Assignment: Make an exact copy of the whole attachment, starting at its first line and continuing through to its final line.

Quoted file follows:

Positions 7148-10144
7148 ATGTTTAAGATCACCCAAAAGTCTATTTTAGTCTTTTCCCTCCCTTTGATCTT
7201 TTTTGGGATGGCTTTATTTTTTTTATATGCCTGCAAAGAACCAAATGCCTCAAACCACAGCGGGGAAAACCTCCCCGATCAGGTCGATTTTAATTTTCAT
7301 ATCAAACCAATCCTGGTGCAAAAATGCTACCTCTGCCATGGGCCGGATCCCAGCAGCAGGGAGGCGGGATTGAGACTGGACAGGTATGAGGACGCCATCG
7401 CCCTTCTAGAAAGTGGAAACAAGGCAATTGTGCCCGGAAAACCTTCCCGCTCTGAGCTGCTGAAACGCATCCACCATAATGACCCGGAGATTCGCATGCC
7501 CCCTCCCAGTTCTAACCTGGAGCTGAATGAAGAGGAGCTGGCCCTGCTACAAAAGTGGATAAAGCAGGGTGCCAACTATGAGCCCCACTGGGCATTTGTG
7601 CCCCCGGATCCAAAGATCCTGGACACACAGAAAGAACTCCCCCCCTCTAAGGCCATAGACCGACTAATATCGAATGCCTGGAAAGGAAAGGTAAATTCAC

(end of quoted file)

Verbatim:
Positions 7148-10144
7148 ATGTTTAAGATCACCCAAAAGTCTATTTTAGTCTTTTCCCTCCCTTTGATCTT
7201 TTTTGGGATGGCTTTATTTTTTTTATATGCCTGCAAAGAACCAAATGCCTCAAACCACAGCGGGGAAAACCTCCCCGATCAGGTCGATTTTAATTTTCAT
7301 ATCAAACCAATCCTGGTGCAAAAATGCTACCTCTGCCATGGGCCGGATCCCAGCAGCAGGGAGGCGGGATTGAGACTGGACAGGTATGAGGACGCCATCG
7401 CCCTTCTAGAAAGTGGAAACAAGGCAATTGTGCCCGGAAAACCTTCCCGCTCTGAGCTGCTGAAACGCATCCACCATAATGACCCGGAGATTCGCATGCC
7501 CCCTCCCAGTTCTAACCTGGAGCTGAATGAAGAGGAGCTGGCCCTGCTACAAAAGTGGATAAAGCAGGGTGCCAACTATGAGCCCCACTGGGCATTTGTG
7601 CCCCCGGATCCAAAGATCCTGGACACACAGAAAGAACTCCCCCCCTCTAAGGCCATAGACCGACTAATATCGAATGCCTGGAAAGGAAAGGTAAATTCAC